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Zac’s a happy kid who loves swimming & soccer. He’s come a long way since his parents felt scared about his autism diagnosis


Posted on 17 October 2018 under News

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Moving house can be a stressful experience for any family.

For the Klassens, the transition from Sydney to Melbourne came with the added concern about how their children would settle into an unfamiliar environment.

Parents Christy and Damien were acutely aware that 12-year-old autistic son Zac, who attends Yarraville Special Development School, would need extra support if he were to feel happy and secure in his new home.

Zac and sister Jacinta: encouraging people to ride for Amaze.

“It is a challenging time,” Christy explains.

“I needed information about speech (pathology), occupational therapy, sport, family associations, what to do in Melbourne in relation to the NDIS (National Disability Insurance Scheme).

“When we were making the move to Melbourne I was told to contact Amaze and I gained all the information I needed.

“The information provided (by Amaze’s Autism Information Advisors) was fantastic and the people I spoke to were just lovely. They were really encouraging and I never felt alone.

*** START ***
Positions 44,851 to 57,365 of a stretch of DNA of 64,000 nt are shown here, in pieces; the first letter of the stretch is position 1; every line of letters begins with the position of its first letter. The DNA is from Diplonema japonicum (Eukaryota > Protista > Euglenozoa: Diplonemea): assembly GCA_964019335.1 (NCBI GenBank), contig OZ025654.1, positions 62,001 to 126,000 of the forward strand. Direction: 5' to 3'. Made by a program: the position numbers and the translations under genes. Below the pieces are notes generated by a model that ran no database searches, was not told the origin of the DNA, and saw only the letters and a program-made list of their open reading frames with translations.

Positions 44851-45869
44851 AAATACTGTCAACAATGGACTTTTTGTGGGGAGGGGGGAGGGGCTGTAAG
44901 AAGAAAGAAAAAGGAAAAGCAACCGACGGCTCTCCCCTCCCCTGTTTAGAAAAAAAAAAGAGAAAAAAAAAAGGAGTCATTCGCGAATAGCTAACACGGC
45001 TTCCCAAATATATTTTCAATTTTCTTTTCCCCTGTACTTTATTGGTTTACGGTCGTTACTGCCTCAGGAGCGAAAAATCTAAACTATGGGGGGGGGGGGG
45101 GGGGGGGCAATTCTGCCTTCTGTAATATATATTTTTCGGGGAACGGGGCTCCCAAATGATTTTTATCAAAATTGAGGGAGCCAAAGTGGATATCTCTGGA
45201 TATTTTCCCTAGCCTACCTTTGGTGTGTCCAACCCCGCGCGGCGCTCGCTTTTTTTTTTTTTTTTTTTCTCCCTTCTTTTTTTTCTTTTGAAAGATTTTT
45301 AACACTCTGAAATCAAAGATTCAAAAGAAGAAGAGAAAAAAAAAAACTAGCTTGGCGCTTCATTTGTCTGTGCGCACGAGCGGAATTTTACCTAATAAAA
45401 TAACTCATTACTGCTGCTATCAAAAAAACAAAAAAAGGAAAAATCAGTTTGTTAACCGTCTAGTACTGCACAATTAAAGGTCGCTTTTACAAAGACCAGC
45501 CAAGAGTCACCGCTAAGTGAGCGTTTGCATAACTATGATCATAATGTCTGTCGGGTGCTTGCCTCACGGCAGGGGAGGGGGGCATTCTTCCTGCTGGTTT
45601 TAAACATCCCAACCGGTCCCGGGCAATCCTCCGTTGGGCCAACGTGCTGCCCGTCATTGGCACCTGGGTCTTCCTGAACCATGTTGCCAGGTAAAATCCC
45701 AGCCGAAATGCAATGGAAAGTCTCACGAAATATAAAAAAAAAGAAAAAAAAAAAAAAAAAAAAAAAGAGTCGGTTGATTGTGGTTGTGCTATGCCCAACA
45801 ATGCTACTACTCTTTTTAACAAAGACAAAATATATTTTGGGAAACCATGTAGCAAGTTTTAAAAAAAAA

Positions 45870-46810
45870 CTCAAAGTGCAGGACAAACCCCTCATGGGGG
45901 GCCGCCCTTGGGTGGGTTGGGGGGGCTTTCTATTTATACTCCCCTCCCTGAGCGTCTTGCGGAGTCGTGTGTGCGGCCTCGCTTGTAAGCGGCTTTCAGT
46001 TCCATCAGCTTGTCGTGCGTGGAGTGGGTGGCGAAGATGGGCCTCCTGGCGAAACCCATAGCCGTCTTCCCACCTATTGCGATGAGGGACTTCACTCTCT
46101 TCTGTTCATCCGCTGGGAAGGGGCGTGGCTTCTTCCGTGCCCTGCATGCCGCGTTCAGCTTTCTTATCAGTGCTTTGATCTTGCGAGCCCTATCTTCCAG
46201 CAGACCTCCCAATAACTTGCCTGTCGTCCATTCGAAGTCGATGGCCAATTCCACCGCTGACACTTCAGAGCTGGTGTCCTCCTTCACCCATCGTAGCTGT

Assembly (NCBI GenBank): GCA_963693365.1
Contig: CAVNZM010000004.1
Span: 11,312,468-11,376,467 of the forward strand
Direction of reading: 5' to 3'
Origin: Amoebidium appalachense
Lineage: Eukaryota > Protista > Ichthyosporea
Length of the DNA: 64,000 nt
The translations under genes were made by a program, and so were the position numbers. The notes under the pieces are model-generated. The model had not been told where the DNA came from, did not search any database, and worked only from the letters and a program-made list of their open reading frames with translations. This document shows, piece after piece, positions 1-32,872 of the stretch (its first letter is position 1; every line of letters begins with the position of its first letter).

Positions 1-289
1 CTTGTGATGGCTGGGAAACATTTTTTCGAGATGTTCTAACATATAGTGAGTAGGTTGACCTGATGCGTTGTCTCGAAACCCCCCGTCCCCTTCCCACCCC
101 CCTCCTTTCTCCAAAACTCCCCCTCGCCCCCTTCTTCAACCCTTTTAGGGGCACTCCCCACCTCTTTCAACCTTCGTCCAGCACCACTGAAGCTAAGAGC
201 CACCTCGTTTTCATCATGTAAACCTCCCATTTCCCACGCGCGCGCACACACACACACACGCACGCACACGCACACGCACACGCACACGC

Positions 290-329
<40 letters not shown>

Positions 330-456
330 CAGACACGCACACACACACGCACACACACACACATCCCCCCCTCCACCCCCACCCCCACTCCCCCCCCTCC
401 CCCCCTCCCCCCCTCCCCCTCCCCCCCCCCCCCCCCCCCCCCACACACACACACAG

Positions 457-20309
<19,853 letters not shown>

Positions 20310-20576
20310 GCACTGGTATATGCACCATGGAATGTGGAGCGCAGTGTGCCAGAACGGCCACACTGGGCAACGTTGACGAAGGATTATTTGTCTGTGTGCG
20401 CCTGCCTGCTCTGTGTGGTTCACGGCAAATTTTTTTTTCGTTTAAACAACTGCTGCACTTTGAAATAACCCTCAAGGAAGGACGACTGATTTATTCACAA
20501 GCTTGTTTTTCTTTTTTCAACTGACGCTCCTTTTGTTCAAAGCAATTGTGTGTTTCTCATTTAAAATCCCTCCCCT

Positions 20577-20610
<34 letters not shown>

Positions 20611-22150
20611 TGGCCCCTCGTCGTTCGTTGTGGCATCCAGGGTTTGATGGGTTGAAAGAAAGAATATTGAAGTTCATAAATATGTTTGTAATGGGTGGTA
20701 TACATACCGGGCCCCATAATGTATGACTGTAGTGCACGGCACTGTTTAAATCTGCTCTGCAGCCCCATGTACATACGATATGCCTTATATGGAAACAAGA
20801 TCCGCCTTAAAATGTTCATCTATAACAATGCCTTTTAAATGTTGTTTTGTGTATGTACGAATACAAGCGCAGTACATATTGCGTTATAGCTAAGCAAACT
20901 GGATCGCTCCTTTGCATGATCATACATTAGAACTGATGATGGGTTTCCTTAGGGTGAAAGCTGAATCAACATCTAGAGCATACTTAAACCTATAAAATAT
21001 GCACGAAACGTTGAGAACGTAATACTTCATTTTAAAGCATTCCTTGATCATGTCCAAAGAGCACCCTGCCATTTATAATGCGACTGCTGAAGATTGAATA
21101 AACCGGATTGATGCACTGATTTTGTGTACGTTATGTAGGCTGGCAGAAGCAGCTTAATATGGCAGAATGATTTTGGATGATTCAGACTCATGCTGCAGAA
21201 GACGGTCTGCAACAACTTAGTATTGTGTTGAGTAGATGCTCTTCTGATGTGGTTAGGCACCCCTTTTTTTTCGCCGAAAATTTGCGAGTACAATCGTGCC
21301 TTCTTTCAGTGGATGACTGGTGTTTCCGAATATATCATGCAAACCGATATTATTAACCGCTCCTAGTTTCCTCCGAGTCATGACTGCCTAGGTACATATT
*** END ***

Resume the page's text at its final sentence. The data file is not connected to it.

“Zac is now very social, very happy, loves swimming and soccer. He loves going to the beach, the sand and water. He’s very textural. He also really enjoys singing, dancing and playing drums.

“Because of Amaze’s support, we (Christy’s employer, Employment Office Melbourne), have chosen Amaze for our Tour de Office fundraiser.”

“We chose Amaze,” Christy’s workmate Joseph Buttigieg adds, “because most of us have been touched in some way _ a relative or friend _ by autism.

“My grand daughter has been diagnosed and Zac is on the spectrum so doing this for Amaze seemed like a good fit for us”.

For the working week beginning October 22, there are 80, 30-minute stationary bike-riding slots in the Employment Office. Each person who registers creates a web page and seeks sponsorhips for their ride.

Amaze CEO Fiona Sharkie visited the Employment Office to support the fundraising effort.

The Klassens have come a long way since Zac was diagnosed as a toddler.

They recall feeling worried that he was neither walking nor talking as expected and began searching for answers to why he wasn’t hitting milestones.

“It was a bit scary,” Christy says.

“You begin to ask yourself, what have I done wrong as a mother. Damien was the more settled one, wanting to focus on what we could do to help Zac.

“We became very proactive.”

Click here for Christy’s Tour de Office page

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